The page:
Killings by Chicago cops stir anger
reports on a demonstration that followed the fifth police killing in a two-week period
CHICAGO--A recent rash of police-involved shootings that has left five people dead here in the past two weeks sparked a small, but resolute, protest against police brutality and killing on June 28.
The protest convened in the South Chicago neighborhood where police fatally shot Devon Young, a 26-year-old Black man, in the back of the head June 14. Young was the second of eight men to have been shot by Chicago police in the past two weeks; five of the shootings were fatal, and three resulted in injury. All eight victims were people of color.
Protesters, outraged by the shootings, marched through the neighborhood, passed out flyers and encouraged people to come out of their homes and protest. "This is the same system it was in the slave days," one participant said. "The only way we can have justice is to come together and rise up."
Protesters marched to a police station where members of the community, and some of the victims' families, spoke vehemently against the killings. "Don't turn your back on Chicago police, they'll shoot you," said Ashunda Harris, whose nephew Aaron Harrison was killed by police in 2007.
Several officers who had been standing outside the front doors of the police station retreated inside after 9-year-old Joy Cooper picked up the microphone and demanded that police look at, and think about, the hundreds of names of victims of police shootings listed on a large black banner that protesters were holding. "How does it feel?" she said. "With all these names right here, and you can't look them in the eye."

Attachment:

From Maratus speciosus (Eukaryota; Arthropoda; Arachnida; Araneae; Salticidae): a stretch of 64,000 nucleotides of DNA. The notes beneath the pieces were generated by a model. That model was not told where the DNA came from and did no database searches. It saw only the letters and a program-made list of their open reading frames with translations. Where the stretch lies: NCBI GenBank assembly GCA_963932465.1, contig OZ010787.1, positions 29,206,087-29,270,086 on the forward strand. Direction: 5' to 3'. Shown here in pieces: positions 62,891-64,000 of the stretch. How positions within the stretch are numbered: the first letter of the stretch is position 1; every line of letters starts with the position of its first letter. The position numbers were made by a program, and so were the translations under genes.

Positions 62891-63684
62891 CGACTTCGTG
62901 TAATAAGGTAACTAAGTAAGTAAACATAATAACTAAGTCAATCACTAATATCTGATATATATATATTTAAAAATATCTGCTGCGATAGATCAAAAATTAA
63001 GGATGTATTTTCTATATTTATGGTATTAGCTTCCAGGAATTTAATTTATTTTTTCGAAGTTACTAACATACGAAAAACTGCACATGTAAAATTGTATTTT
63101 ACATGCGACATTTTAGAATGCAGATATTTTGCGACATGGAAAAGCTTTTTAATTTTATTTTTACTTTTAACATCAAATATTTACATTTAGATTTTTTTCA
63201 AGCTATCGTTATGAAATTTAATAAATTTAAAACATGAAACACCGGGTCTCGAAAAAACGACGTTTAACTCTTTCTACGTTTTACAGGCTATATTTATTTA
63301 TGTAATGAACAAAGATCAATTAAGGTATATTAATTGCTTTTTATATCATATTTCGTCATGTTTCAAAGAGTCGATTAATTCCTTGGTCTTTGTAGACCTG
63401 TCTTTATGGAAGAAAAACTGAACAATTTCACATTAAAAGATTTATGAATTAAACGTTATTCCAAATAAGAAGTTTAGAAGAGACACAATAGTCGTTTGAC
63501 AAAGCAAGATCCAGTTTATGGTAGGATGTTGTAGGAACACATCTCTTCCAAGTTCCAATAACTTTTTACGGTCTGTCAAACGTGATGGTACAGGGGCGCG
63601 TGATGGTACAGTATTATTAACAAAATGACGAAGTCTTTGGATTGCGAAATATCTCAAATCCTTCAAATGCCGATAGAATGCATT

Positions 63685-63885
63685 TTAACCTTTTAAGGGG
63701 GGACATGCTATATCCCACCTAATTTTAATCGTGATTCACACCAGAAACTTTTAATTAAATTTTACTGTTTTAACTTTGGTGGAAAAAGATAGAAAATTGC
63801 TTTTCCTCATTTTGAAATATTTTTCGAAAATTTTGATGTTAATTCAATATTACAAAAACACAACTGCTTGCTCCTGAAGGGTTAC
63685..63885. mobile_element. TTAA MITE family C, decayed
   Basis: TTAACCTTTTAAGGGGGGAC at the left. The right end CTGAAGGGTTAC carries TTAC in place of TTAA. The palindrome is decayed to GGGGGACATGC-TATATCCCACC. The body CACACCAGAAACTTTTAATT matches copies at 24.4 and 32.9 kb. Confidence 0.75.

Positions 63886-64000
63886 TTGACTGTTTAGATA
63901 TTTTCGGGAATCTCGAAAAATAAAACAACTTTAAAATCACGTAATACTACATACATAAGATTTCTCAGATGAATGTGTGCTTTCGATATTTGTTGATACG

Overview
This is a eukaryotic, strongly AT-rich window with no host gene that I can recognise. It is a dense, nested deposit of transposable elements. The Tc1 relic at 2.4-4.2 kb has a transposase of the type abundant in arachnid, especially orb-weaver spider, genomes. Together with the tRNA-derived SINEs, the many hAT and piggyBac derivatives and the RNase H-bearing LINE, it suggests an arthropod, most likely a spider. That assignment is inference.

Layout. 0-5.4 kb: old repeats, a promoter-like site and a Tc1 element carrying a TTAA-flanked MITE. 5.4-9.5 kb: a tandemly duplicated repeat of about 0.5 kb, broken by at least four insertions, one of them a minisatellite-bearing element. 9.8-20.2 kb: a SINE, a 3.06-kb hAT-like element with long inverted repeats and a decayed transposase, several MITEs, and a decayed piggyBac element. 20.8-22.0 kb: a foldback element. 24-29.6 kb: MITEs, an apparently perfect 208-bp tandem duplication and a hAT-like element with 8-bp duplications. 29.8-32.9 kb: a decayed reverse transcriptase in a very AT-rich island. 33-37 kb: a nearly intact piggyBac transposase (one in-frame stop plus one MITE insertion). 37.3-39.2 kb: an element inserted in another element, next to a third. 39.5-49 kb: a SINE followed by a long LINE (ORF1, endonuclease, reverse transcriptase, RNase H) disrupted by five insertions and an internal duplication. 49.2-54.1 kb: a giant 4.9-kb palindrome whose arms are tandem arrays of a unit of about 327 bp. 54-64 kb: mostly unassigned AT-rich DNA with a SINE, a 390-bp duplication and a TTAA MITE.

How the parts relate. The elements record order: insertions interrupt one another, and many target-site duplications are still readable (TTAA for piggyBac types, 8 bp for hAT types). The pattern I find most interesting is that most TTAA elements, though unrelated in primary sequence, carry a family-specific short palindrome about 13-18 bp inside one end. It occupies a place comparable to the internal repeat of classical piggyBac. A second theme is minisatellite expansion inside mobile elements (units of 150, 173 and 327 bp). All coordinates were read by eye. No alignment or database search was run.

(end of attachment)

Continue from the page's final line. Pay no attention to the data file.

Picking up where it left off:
The increase in shootings coincides with Chicago Police Department efforts to combat violence in some Chicago neighborhoods, where violent crime has increased in recent months.
However, the increased police presence and recent shooting rampage has done anything but make citizens feel safer. "There are serial killers loose in the streets of Chicago," said Hank Brown, referring to the CPD. "We cannot let this go unanswered."
If the increased police presence so far is any indication of things to come, police violence could get much worse on the streets of Chicago in coming months. On June 24, a CPD Press Release made known the department's "Summer Safety Plan," which announced intentions to deploy 70 to 80 additional cops to support patrol efforts in "challenged" districts, send helicopters to patrol city parks and beaches, and deploy SWAT teams in "Battle Dress Uniform" to "violence zones."
In addition, "Roadside Safety Checks" will include random vehicle inspections, and on weekends, "Roll Calls" will make the police presence known by sounding off sirens and flashing blue lights.
"We might as well start fighting," said Hope Suber, mother of Kevin Suber, who Chicago police shot in the back of the shoulder the same day as, and just a few blocks away from, Young. "We're going to be scared either way."